Well I’m a big fan of the Kindle and Blogging so I thought I’d combine a few posts with some insights that struck me from some great little books I’ve been reading. These clippings might make great quotes for speeches, staff meetings, or just thoughts to inspire clearer thinking to run your business. I’ve added my observations after each clip.
Background to Rework
This is the second book from Jason & David, the founders of 37 Signals, a software company with over 1 million users, focused on the art of getting stuff done.
#1 Clipping: Ideas are cheap and plentiful the original pitch idea is such a small part of a business that it’s almost negligible. The real question is how well you execute.
This will be commented on again and again as we move out of recession. It’s a game of inches. Relentless follow through, measurement and accountability are the keys to success.
#2 Clipping: Anyone who takes a “we’ll figure out how to profit in the future “ attitude to business is being ridiculous that’s like building a rocket ship but starting off by let’s pretend gravity doesn’t exist. A business without a path to profit isn’t a business it’s a hobby.
So I’m dead against freemium models, because for every Twitter there are a million failures. It’s true that a well financed VC backed business can ignore profits for a while to grab market share but they will have worked out a profit path in the not too distant future.
#3 Clipping: Decisions are progress. Each one you make is a brick in your foundation. You can’t build on top of we’ll decide later but you can build on Done.
Be relentless about done. Think ship dates. Demand action oriented meetings with responsibilities. Seek value achieved for clients not value promised.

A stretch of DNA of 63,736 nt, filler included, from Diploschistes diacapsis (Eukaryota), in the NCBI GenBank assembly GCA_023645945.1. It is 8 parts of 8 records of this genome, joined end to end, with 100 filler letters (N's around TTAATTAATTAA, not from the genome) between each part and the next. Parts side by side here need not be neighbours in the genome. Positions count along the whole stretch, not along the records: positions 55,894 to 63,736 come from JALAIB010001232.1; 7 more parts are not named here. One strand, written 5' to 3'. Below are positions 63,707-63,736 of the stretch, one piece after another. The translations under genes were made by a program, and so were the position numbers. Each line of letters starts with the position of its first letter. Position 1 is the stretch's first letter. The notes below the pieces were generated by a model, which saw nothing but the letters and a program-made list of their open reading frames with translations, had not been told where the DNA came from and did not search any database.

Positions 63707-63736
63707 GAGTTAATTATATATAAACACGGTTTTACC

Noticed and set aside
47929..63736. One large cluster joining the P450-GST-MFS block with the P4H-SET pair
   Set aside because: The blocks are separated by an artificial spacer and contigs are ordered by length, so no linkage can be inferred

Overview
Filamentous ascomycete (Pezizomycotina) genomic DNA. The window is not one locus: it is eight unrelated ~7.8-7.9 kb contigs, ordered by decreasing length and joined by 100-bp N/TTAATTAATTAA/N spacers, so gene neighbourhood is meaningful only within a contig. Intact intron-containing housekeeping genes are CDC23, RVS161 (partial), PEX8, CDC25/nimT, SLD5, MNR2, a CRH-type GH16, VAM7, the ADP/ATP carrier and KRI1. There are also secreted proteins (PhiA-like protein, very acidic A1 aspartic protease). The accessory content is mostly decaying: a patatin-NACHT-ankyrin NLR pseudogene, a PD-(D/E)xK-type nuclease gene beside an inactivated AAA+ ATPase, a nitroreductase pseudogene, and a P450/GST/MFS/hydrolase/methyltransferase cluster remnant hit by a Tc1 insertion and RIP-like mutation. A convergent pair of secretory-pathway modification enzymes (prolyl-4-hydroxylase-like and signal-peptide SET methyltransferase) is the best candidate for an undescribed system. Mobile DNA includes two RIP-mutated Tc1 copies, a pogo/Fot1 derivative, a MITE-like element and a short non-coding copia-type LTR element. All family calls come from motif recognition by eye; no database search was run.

#4 Clipping: Be a curator. Stick to what is strictly essential. Pare things down so you are left with only the most important stuff. Then do it again. You can always add stuff back in later if you need to
Simplify your business. Understand the key financial drivers behind the economics of it – volume and yield. Force staff to write one page reports with clear actions identified. You can push details to appendices.
#5 Clipping: What really matters is how to get customers and make money.
It’s so easy to forget this as you get sucked into running your business, recruiting staff, holding meetings, obsessing about competitors, or executing a social media strategy. Are you going to the bank at a profit?
#6 Clipping: If I’d listened to customers, I’d have given them a faster horse – Henry Ford.
You need to listen carefully to feedback but be careful of unprofitable customers. Be careful of one hit wonder ideas that have no interest to other prospects in your market. I’ve known customers to come up with great ideas but then never actually issue a PO!
# 7 Clipping: I have never let my schooling interfere with my education – Mark Twain.
As you grow your business and recruit the best talent – think of fit not IQ or best academic achievement. Visualize that person performing the role in your company. Now your best fit may have come from a world class college.
# 8 Clipping: Culture is the by-product of consistent behaviour. Culture is action not words. You’ve got to give it time to develop.
As companies grow, execute, and reach out to customers, there is a great opportunity to differentiate yourself in the marketplace not just by building great products but by interaction, by action, by the way you speak and move.
I’ve always liked the discussions around #2 paraphrased “figuring out a profit model” early. As I recall the first 37 Signals product that we used was in fact free and we did eventually upgrade and still use it today. Of course today they no longer have a free version.
I think what still challenges people in the lower end product market is how to bring people into the fold early on (during your first few releases, when if you follow Guy Kawasaki’s release early release often strategy can be a bit messy still). Do you have a single user (free) product that helps you gain feedback and iterate or do you go right to charging, which means you better have a pretty good first offering.
Thanks Ed, more clippings on the way soon. I like the idea of a free small part of your offering as a teaser but not as the main thrust of your business.